Calculating Force of Beam on Support at A

• huskydc
In summary, the man builds a UDL platform with a mass of 100 kg and a length of 7 meters. The beam is supported by two sawhorses and the man stands over the support at point B. The force exerted by the beam on the support at A is the same as the force of A on the beam.

huskydc

A man of mass mm = 95 kg decides to paint his house. To do this, he builds a platform using a uniform beam with a mass of mb = 100 kg and a length of L = 7 meters. The beam is supported by two sawhorses, as shown in the diagram above.

If the man stands over the support at point B, calculate the force exerted by the beam on the support at A.

--at first, i misread the question and thought it's asking for the force exerted by A on the beam.
and I did the following:

F(A) + F(B) - F(b) - F(m) = 0

and have B as the pivot,

thus with the torque of A = -3 F(A)
and torque of beam (b) = .5 F(b)

, but now it's asking of the F exerted by beam on support at A? I'm confused here...its one whole beam, I'm assuming the force excerted by the beam will occur at the center of mass...help

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The force of the beam on A is the same as the force of A on the beam. (For every action there is an equal and opposite reaction)

yea, i initially thought it's asking for F(A), and i tried solving for it, didnt work out, unless i did something wrong in my original calculations...

I can't understand why you've been asked the same question twice, but disregrding that, there's a mistake in caculating the torque of the beam.
The beam is a UDL, not a point load acting at its mid-point.
You have to consider the torque from the beam as being up of two parts. one to the left of point B and one to the right.

There are two forces of the beam. Since the beam is uniform we can say that one meter has a mass of 100/7 kg. Since two meters are located on the other side of B from the other 5 meters of the beam, you must take that into account as well.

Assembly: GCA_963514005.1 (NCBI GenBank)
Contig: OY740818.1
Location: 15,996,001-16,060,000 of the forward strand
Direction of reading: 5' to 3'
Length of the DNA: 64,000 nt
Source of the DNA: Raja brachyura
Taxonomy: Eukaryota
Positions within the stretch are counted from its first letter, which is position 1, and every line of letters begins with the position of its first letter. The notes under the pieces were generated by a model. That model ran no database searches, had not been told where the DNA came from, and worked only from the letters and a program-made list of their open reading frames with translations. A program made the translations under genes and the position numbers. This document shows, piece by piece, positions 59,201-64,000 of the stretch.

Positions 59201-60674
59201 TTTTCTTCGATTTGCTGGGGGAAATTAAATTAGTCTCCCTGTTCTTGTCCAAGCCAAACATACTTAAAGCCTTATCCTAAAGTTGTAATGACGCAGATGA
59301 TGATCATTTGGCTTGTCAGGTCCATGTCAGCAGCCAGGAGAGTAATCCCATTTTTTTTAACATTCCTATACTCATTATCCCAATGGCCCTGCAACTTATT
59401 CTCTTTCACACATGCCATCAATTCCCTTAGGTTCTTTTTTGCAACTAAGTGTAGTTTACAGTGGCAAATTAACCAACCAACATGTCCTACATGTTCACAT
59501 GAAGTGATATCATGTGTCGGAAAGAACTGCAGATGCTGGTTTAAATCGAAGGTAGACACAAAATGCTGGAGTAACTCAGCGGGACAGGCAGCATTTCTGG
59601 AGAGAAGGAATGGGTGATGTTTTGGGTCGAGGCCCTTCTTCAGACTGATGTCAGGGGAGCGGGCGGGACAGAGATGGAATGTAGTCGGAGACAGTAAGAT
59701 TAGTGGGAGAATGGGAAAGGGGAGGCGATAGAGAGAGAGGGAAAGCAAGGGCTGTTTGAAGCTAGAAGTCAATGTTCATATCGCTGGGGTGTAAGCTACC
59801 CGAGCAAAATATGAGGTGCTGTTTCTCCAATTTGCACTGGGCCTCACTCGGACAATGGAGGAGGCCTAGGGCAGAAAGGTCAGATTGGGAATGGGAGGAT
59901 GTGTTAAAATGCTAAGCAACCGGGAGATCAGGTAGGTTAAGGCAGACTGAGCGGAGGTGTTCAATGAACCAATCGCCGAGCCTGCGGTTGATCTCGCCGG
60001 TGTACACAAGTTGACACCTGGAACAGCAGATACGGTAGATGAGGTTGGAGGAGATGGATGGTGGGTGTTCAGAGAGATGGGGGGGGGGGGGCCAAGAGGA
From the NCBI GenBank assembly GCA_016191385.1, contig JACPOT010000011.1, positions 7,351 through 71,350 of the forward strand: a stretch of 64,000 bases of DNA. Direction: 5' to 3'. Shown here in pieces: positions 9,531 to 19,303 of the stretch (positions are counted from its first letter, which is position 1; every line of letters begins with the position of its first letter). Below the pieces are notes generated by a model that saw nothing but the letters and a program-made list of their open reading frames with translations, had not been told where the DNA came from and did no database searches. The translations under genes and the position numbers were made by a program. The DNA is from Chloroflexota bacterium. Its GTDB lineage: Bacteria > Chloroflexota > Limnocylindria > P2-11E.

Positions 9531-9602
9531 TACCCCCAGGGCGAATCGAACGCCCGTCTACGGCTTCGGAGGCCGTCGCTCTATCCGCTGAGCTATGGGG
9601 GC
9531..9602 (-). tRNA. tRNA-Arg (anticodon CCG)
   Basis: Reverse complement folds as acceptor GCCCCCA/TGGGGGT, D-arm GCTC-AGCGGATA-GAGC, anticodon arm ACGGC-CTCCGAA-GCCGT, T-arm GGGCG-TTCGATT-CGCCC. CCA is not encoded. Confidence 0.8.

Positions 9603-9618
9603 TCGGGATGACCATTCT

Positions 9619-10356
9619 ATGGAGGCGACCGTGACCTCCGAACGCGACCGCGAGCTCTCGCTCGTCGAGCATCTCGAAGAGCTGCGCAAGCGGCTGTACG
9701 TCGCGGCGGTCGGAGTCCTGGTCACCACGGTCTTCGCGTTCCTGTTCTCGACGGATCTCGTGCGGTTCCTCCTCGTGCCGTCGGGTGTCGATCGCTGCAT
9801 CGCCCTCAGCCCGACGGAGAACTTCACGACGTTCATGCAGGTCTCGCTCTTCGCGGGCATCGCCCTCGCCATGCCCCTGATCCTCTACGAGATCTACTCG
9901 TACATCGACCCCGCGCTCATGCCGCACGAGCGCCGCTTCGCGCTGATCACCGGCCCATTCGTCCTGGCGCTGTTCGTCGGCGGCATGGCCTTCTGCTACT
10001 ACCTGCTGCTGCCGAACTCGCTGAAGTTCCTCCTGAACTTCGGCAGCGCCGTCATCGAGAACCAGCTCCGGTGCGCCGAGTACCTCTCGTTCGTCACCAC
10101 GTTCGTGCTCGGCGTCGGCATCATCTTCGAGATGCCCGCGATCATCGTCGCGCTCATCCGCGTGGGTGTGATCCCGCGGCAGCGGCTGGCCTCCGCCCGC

We'll designate the 5 meters to the left of B as b1. The two meters to the right of B shall be called b2.

The problem can be set up as total torque being zero (since it isn't moving). There for the expression for the torque caused by each point is: t(b1)-(t(A)+t(b2))=0. Remember that the torque resulting from the weight of a section of beam essentially acts midway between the end of the beam and the pivot point.

What is the formula for calculating the force of a beam on support at point A?

The formula for calculating the force of a beam on support at point A is F = (W x L) / 2, where F is the force, W is the weight of the beam, and L is the length of the beam.

What units should be used when calculating the force of a beam on support at point A?

The units used for calculating the force of a beam on support at point A should be consistent. Common units for force include Newtons (N) and pounds (lb).

How do I determine the weight of the beam when calculating the force on support at point A?

The weight of the beam can be determined by multiplying the density of the material by the volume of the beam. The density can be found in a materials table or measured directly. The volume can be calculated by multiplying the length, width, and height of the beam.

What other factors should be taken into account when calculating the force of a beam on support at point A?

In addition to the weight of the beam, other factors that should be considered when calculating the force on support at point A include the load on the beam, the distribution of the load, and any external forces acting on the beam.

Can I use the same formula for calculating the force of a beam on support at different points along the beam?

Yes, the same formula can be used to calculate the force of a beam on support at different points along the beam. However, the weight and load of the beam may vary at different points, so these factors should be adjusted accordingly.